Sport Fishing Community Beginning Bristol Bay Protection Petition Drive

The following is courtesy of Businesses for Bristol Bay:

Today marks the start of a monthlong petition drive that will once again engage sportsmen and women in the epic battle to protect one of the planet’s finest wilderness fishing destinations – southwest Alaska’s famed Bristol Bay region.

This season in Bristol Bay gave us an in-your-face reminder of exactly what so many have fought so hard to defend.  As of early August, a record-setting return of 65.8 million sockeye salmon came back to the rivers of Bristol Bay.  This was the 7th consecutive year with a sockeye return over 50 million fish.  The commercial fleet harvested 40.2 million fish (4th highest in history, likely to end up 3rd highest once the final numbers are tallied).  That means that an astounding 25.6 million fish moved up river to continue the cycle of Bristol Bay salmon.  This escapement number is the 3rd highest in the recorded history of the fishery.

Just over one year ago, President (then candidate) Biden stated that Bristol Bay is “no place for a mine.”  While serving as Vice President, the Environmental Protection Agency (EPA) under President Obama used peer-reviewed science to initiate a process under the Clean Water Act that would protect Bristol Bay from the threat of Pebble Mine and other potential large-scale mining development. That process was held up by litigation from Pebble against the EPA, and the four years of the Trump Administration saw twists and turns that would have won a medal in gymnastics at the recent Olympics.  In the end, the line was held and Pebble’s permit was denied by the U.S. Army Corps of Engineers.  While a good thing, the permit denial is not permanent and Pebble is litigating over that decision.  The door remains open for Pebble (or another mining firm) to continue efforts to advance projects to mine in the Bristol Bay region.  In fact, Pebble’s CEO has recently stated that the company has no intention to abandon its plan to build a mine in Bristol Bay. Right now, EPA has the opportunity to resume the Clean Water Act process and that is what we are seeking.  It would fit squarely with President Biden’s “no place for a mine” declaration and we must press the agency to act this fall to ensure the process can be completed in a timely fashion.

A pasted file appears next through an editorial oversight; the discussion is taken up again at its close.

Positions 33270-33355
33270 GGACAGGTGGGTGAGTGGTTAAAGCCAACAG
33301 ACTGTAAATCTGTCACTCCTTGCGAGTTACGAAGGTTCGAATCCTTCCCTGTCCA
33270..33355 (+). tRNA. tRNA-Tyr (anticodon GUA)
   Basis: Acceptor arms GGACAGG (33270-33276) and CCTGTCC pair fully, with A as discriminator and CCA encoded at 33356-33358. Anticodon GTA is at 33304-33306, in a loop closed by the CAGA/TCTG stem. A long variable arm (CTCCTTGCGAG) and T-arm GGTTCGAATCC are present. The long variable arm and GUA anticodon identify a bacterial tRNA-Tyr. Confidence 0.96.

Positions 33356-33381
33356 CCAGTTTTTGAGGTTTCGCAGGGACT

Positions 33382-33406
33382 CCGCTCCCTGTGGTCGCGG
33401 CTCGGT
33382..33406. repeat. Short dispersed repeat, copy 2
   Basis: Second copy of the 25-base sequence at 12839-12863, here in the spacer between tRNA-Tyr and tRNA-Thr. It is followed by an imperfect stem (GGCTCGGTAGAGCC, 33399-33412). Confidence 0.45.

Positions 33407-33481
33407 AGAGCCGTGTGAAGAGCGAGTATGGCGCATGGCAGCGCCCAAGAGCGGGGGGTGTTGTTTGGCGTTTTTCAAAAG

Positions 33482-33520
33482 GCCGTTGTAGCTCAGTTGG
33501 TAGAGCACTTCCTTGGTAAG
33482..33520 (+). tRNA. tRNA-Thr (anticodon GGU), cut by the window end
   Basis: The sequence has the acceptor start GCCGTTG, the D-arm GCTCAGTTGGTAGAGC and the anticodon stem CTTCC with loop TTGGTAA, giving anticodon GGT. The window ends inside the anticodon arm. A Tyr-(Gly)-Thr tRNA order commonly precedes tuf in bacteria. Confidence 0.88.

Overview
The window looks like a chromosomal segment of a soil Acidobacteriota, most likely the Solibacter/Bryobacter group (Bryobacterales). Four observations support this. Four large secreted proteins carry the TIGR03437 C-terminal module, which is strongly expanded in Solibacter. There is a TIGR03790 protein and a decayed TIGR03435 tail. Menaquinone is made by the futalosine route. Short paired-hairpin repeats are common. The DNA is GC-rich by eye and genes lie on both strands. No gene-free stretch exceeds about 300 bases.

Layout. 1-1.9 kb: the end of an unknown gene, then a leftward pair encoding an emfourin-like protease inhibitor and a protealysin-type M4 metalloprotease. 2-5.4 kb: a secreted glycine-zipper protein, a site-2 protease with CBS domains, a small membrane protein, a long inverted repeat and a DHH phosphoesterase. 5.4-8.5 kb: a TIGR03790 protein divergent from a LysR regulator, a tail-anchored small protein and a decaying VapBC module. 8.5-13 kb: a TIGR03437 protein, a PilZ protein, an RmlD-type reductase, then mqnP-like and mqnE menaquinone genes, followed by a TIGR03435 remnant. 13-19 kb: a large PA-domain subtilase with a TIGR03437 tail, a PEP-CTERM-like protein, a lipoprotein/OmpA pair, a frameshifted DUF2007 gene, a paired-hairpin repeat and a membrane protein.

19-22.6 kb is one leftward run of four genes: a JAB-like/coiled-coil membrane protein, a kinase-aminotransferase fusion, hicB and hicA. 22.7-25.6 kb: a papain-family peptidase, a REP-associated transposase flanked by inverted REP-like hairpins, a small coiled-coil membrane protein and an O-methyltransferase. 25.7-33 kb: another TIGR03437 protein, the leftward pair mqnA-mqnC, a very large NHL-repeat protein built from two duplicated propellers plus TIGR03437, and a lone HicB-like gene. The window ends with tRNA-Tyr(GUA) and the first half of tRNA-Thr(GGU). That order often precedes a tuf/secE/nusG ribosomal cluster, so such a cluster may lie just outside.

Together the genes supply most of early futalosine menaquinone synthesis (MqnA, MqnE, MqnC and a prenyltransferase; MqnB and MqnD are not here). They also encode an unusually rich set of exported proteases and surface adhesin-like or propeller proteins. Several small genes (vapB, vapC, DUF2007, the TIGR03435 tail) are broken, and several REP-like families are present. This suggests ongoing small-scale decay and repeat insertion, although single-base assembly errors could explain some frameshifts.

That’s why the American Fly Fishing Trade Association, the AFFTA Fisheries Fund, Businesses for Bristol Bay are excited to announce a new promotion aimed at getting the EPA to “finish the job” and reinstate the Clean Water Act process to secure protection for this incredibly productive and valuable region.

By signing the Bristol Bay Challenge, sportsmen and women will receive a free entry in a drawing for prizes from many outdoor brands.  Additional entries may be gained by making a donation to the AFFTA Fisheries Fund

“As an industry that has long been attached to and supportive of this campaign, Bristol Bay is a success story for sustainable fishery management when salmon runs nearly everywhere else are struggling.  It’s proof that we can have both thriving wild salmon populations and economic prosperity,” said Lucas Bissett, Executive Director of the American Fly Fishing Trade Association.

“In 2019, the AFFTA Fisheries Fund organized a Day for Bristol Bay which raised over $100,000 for the Bristol Bay Defense Fund and we are excited to continue our support.  The fight for Bristol Bay is in our DNA and will remain so until we see Bristol Bay protected,” said Whitney Tilt, Executive Director of the AFFTA Fisheries Fund.

Scott Hed, Businesses for Bristol Bay sporting organizer sums things up, saying “Anglers have stepped up to the plate, time and again, over the course of this battle – and we need them more than ever to take action one more time.  It’s great to have AFFTA, the AFFTA Fisheries Fund, and so many Businesses for Bristol Bay brand allies supporting this drive to get the campaign over the finish line.”